Tesla, Hollywood, and Inventing the Drone

Drones. Whether raining down death and destruction on the battlefield, capturing sweet snowboarding and mountain bike moves for YouTube, helping farmers inspect their fields, or driving aviation authorities mad by wandering into controlled airspace, drones seem to be just about everywhere these days. Using the latest in remote control and automatic guidance technology, drones – more properly known as Unmanned Aerial Vehicles or UAVs – are able to perform tasks that are otherwise too dangerous, exhausting, or expensive for manned aircraft. But whether you think drones are a boon or a menace to society, you have a surprising institution to thank for their existence: none other than that greatest of all dream machines: Hollywood. This is the surprising story of how Tinseltown led to the rise of the drone – and how drones gave us one of the silver screen’s most enduring legends.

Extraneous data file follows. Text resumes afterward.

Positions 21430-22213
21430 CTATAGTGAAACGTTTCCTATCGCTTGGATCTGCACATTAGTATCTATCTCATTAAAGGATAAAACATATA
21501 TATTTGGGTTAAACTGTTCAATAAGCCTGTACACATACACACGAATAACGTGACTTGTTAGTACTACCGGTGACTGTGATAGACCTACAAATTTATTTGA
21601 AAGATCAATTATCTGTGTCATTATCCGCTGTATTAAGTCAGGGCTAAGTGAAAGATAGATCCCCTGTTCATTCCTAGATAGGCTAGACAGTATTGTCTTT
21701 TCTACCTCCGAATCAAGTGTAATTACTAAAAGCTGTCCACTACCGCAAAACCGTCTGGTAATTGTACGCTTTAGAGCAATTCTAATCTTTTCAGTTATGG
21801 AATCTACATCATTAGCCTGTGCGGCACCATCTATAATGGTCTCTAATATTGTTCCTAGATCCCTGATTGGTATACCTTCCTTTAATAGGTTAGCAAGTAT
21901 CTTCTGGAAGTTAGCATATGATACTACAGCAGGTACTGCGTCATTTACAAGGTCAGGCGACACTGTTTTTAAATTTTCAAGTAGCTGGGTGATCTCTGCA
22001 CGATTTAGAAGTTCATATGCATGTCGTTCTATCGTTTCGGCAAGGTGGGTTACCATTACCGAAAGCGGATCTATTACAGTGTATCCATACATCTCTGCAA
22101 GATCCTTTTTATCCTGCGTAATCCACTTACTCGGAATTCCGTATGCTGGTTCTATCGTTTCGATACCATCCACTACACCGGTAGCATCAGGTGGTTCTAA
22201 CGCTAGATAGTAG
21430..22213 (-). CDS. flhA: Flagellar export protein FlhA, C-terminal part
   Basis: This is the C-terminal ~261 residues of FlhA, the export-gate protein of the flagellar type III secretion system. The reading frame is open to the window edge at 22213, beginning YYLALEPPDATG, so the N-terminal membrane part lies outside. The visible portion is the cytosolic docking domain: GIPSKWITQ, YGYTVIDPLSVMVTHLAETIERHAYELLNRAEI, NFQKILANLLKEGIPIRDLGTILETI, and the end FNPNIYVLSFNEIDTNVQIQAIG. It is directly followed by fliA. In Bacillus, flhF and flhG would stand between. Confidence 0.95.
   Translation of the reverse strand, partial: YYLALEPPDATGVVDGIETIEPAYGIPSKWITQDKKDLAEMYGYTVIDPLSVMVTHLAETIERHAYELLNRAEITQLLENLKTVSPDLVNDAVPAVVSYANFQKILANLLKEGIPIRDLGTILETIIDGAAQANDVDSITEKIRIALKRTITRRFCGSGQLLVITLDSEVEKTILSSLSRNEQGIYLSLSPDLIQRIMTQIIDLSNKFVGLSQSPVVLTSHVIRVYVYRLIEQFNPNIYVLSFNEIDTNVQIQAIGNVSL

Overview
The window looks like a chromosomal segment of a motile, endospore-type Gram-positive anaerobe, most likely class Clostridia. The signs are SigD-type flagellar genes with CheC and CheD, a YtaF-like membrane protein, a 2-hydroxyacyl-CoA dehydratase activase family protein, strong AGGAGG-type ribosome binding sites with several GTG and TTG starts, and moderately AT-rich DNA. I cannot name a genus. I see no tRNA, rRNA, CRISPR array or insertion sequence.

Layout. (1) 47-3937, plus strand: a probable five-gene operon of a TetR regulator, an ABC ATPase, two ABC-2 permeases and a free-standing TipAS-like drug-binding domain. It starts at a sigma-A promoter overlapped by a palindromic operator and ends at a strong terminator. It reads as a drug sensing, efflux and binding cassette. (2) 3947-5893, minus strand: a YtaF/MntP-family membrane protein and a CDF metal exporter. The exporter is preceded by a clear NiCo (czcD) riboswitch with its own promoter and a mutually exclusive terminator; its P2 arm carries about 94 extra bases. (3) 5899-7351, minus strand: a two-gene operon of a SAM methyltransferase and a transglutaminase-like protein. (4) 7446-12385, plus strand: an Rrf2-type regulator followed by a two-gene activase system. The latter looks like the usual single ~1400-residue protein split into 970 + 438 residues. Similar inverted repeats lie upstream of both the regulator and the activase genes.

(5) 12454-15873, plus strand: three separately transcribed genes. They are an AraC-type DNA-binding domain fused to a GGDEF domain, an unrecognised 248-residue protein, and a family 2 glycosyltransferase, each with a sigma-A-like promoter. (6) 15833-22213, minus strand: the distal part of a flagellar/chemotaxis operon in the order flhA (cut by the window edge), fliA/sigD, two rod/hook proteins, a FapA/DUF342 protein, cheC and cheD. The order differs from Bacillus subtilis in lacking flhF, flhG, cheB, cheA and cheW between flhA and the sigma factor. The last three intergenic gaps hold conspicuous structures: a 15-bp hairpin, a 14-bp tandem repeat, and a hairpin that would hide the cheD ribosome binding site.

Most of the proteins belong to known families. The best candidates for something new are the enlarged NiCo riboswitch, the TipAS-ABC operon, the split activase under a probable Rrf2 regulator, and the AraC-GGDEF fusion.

The first public demonstration of a remotely-controlled vehicle took place in 1898 when inventor extraordinaire – and internet heartthrob – Nikola Tesla stunned onlookers at the Madison Square Garden Electrical Exhibition by piloting a small electrically-powered boat in a tank of water using only invisible radio waves. Demonstrating the remarkable foresight for which he was famous, Tesla predicted that remote-controlled boats, submarines, torpedoes, and even aircraft would one day play a key role in warfare – though, like many inventors before and since, he incorrectly assumed that such terrible weapons would eventually make war obsolete. However, it would be another 20 years before Tesla’s predictions would begin to be realized.